The mistake is in assuming that markets not rewarding responsibility is somehow connected to how responsible people are.
    Why do you not think markets reward responsibility?

    I can describe why I think markets reward responsibility, but I'm interested in what you think.

    BTW the first key observation that spawned the field of economics (by Adam Smith) involves a very strong implication that markets promote responsibility.
  17. #24617
    Your comments on linear algebra are very good btw
  18. #24618
    Quote Originally Posted by The Bean Counter
    You know you've been an FTR member for too long when you're at a company meeting, presented with this clip and immediately think of the commune. Any wisdom and truth in here?

    https://youtu.be/6ksTO7fRIRs
    To keep this short, I'll briefly comment on the first two components of the video that jump out:

    (1) There is no such thing as "trickle down economics." The idea doesn't exist among economists, and the theory from which it tangentially derives (essentially, the law of supply) is so strong that it's nearly unchallenged by economists today.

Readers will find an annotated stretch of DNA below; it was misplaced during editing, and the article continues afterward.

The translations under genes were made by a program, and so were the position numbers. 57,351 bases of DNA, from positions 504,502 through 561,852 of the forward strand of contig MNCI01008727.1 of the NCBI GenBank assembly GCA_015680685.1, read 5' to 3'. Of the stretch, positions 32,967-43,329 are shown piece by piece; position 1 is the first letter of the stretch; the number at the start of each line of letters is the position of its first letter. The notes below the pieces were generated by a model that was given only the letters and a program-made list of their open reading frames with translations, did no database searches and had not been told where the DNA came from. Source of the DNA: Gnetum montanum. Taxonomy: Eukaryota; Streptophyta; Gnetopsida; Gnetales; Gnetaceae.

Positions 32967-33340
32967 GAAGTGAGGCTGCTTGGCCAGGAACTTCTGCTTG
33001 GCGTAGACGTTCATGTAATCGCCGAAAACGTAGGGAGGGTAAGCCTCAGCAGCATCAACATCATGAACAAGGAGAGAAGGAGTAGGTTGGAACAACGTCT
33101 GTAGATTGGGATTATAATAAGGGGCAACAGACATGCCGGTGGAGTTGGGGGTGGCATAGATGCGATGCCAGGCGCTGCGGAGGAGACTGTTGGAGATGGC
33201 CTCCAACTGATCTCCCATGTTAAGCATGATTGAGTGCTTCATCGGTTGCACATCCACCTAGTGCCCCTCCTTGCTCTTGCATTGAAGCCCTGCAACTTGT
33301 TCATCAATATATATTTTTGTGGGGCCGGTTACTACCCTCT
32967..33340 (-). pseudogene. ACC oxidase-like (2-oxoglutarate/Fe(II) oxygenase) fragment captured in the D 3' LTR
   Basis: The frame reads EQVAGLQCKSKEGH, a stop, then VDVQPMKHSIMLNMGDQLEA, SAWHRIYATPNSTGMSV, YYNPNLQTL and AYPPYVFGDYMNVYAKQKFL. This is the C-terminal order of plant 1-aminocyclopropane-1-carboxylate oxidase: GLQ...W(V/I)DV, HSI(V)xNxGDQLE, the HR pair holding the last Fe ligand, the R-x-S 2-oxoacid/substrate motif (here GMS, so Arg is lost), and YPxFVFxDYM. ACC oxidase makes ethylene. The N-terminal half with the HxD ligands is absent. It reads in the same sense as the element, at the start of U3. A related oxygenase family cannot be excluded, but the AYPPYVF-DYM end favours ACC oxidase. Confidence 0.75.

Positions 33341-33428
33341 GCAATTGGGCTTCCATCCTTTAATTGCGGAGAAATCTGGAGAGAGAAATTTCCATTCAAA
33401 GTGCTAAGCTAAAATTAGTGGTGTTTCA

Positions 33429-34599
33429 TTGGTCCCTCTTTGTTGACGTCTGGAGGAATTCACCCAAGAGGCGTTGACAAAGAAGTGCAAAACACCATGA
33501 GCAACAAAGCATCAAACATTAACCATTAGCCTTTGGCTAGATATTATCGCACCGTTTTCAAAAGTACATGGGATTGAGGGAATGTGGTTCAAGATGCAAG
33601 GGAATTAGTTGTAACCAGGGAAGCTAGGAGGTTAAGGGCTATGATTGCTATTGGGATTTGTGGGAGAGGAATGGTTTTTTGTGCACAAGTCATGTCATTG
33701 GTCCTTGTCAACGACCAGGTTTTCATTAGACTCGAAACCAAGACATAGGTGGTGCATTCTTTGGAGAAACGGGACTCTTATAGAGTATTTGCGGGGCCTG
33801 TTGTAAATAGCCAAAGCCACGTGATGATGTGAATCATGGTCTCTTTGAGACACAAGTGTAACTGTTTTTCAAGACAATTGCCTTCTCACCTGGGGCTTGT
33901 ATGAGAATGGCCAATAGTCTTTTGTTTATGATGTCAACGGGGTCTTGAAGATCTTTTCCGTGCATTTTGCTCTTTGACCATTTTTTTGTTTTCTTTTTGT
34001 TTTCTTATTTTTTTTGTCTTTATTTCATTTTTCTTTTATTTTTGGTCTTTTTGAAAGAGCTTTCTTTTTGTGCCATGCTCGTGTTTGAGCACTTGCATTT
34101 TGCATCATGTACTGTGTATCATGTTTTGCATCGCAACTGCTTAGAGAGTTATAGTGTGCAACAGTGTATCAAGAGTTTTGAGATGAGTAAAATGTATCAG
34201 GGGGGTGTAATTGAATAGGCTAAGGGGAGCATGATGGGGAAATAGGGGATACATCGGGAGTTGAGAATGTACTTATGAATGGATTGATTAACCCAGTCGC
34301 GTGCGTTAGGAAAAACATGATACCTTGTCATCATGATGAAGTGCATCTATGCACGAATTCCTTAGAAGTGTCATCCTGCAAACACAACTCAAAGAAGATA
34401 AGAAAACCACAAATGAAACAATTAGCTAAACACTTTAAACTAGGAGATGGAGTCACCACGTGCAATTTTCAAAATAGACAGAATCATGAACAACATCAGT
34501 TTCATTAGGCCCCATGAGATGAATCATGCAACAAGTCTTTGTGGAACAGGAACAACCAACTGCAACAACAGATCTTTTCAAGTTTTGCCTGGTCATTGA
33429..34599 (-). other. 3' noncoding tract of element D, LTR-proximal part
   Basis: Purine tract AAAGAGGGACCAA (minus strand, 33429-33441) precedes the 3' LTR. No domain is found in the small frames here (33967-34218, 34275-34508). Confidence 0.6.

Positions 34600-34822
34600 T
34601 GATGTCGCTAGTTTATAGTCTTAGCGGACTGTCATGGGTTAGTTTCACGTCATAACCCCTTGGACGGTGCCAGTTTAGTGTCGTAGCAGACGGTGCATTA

(2) The claim that the free market has failed at self-regulation is false. I will spare you the details, but this is enough: since before macroeconomics became a thing, the market has never been free and instead has been heavily regulated. The government monopolizes law and regulation and money. These components are so important to how an economy functions that it is probably more accurate to say that the economy is mostly non-free. In addition, there is a wealth of scholarly work by economists that argues the government regulators actually CAUSED the economic calamities that popular opinion often thinks resulted from the "free market."
  19. #24619
    If you would like me to comment on the rest of the video, I certainly can.

    It's common for people like the video maker to get this stuff wrong, and I don't think it's best to characterize it as their fault. Economists have done a very bad job of communicating with the public and they even do a bad job of communicating with their students. Ideas like the "problems of fiscal austerity" permeate because of this, when economic consensus certainly is not that fiscal austerity is bad for an economy.
  20. #24620
    Quote Originally Posted by BananaStand